In time, he made himself indispensable to the lonely, ailing choreographer, especially during and after her hospitalisation, and soon moved into her home as full-time nurse, cook, minder, secretary and general factotum. The dancers accepted that Protas fulfilled a crucial need, but became alarmed when he started undertaking administrative and artistic functions. “He used to run after Martha with a notepad writing down what her choreography meant,” says Ross,who, like most of her friends, credits Protas with helping Graham resume choreographing by stopping her drinking and restoring her will to live. Over the years, they heard her state repeatedly: “Ron Protas saved my life.”

Martha's little boy

Soon she made him her unofficial assistant, says Ross. “He always claimed she taught him her technique privately in her apartment. But when he demonstrated one of her famous controlled falls by crashing heavily to the floor, it was just comical. Little was known about “Martha’s little boy”, as he was dubbed. Having recently lost his mother, he seemed to regard Graham as a surrogate, later claiming they had developed a profound spiritual bond. As Protas’s influence grew, Graham’s longtime principals and collaborators were fired or elbowed out. One leading dancer, Mary Hinkson, warned Ross, who had choreographed many roles and run the company with her during Graham’s illness, that old-timers like themselves would soon be out of the door. She was right.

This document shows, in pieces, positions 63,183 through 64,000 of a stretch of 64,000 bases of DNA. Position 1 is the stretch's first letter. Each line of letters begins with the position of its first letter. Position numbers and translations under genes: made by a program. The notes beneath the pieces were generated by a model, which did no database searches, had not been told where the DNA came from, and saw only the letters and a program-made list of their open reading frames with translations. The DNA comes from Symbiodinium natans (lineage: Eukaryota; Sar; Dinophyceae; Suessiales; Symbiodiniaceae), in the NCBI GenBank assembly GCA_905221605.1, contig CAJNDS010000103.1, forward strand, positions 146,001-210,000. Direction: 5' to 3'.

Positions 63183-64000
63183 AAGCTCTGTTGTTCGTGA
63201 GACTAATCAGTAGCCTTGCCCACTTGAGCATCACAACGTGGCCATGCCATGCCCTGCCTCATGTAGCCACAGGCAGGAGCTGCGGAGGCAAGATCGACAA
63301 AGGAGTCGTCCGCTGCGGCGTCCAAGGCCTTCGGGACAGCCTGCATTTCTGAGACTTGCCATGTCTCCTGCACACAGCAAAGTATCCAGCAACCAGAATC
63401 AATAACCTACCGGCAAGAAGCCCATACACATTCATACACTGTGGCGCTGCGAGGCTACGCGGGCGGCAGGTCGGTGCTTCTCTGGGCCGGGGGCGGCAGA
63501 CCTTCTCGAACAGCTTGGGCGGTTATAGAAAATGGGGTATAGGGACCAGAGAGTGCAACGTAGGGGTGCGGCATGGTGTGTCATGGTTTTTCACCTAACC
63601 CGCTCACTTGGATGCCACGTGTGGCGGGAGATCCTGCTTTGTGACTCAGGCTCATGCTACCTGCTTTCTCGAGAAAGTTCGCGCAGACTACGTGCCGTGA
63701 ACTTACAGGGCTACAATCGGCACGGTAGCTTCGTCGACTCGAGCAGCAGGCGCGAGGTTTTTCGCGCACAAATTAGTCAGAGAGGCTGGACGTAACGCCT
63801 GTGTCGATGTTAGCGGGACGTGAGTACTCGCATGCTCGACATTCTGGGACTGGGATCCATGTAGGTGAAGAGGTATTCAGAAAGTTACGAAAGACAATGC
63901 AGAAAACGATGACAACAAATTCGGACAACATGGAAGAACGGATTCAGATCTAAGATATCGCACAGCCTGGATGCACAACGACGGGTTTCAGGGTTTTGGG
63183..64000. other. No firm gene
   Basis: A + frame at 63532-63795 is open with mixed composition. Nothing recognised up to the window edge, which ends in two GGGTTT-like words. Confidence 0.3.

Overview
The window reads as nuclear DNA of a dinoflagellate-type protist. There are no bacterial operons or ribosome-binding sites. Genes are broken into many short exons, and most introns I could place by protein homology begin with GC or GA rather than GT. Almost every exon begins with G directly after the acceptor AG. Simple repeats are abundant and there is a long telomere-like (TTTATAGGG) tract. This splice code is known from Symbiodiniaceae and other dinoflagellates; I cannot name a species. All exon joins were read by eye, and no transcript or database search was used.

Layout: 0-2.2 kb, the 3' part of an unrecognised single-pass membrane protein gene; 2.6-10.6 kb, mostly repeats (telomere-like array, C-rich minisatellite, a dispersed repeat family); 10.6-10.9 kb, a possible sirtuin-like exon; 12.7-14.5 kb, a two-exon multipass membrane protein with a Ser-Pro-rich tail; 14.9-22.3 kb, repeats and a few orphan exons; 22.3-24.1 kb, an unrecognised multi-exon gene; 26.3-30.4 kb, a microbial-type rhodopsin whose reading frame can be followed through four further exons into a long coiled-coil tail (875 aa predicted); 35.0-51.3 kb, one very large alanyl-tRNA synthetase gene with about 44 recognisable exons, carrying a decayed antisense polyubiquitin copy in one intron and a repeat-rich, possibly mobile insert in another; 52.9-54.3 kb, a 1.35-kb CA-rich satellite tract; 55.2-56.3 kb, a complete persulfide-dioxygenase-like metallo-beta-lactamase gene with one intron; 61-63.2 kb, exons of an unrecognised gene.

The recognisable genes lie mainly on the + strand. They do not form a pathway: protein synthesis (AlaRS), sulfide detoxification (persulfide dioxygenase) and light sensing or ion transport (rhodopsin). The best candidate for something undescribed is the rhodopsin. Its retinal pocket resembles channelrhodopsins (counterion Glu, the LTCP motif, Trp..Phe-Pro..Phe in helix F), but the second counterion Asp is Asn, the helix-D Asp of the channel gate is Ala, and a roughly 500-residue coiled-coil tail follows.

In a 1996 interview with Robert Tracy, author of Goddess: Martha Graham’s Dancers Remember, Hinkson recalls: “I used to call Ron the Iago character, because he was continually whispering in Martha’s ear.” Linda Hodes, an ex-principal and friend of Graham’s, returned in 1977 to become joint associate artistic director with Protas. She was struck by the power shift taking place:”Ron had a significant hold on Martha. She depended on him for everything. He gave up his own life for her when no one else would. But,” she adds, “as she aged and became weaker, he became stronger. He attended all my meetings with Martha about casting and repertoire. She always had the last word, but he had the right to agree and disagree. He wanted very badly to be an artistic force, but lacked artistic sensibilities and real knowledge.”